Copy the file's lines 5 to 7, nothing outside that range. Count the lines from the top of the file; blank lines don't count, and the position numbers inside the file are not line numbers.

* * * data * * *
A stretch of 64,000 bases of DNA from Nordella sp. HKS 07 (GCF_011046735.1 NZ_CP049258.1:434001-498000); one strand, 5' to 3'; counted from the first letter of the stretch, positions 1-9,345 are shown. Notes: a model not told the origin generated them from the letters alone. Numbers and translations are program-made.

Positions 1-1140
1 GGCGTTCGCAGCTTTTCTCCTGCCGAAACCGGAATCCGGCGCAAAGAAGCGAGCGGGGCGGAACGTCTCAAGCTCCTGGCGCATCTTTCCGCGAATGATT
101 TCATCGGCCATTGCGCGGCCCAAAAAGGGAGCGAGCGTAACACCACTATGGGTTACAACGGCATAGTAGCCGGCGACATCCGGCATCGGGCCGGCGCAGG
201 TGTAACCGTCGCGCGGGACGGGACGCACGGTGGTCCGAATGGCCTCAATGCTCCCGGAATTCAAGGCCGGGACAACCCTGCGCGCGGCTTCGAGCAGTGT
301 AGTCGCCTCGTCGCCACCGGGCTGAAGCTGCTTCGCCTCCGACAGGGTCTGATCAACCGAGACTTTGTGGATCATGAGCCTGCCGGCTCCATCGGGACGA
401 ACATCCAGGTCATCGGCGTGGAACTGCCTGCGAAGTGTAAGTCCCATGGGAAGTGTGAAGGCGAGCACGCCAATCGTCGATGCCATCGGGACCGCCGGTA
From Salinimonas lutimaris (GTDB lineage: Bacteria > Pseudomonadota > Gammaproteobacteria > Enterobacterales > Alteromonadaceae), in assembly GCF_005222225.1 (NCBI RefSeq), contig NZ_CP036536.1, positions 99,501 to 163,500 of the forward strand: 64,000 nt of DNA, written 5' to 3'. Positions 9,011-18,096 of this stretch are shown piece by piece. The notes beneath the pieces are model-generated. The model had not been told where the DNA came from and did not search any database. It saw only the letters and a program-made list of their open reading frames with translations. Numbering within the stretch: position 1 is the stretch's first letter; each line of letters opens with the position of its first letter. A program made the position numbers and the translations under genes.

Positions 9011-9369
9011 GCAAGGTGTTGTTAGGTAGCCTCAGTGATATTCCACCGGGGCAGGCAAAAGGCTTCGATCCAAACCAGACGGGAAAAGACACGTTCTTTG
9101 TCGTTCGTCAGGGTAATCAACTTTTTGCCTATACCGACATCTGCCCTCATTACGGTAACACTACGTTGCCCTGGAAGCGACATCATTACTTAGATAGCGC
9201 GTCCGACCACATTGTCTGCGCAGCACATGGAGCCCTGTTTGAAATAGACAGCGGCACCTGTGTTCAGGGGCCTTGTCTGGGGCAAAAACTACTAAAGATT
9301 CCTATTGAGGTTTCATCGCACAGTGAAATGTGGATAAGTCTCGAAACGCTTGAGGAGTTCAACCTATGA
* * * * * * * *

201 TGTAACCGTCGCGCGGGACGGGACGCACGGTGGTCCGAATGGCCTCAATGCTCCCGGAATTCAAGGCCGGGACAACCCTGCGCGCGGCTTCGAGCAGTGT
301 AGTCGCCTCGTCGCCACCGGGCTGAAGCTGCTTCGCCTCCGACAGGGTCTGATCAACCGAGACTTTGTGGATCATGAGCCTGCCGGCTCCATCGGGACGA
401 ACATCCAGGTCATCGGCGTGGAACTGCCTGCGAAGTGTAAGTCCCATGGGAAGTGTGAAGGCGAGCACGCCAATCGTCGATGCCATCGGGACCGCCGGTA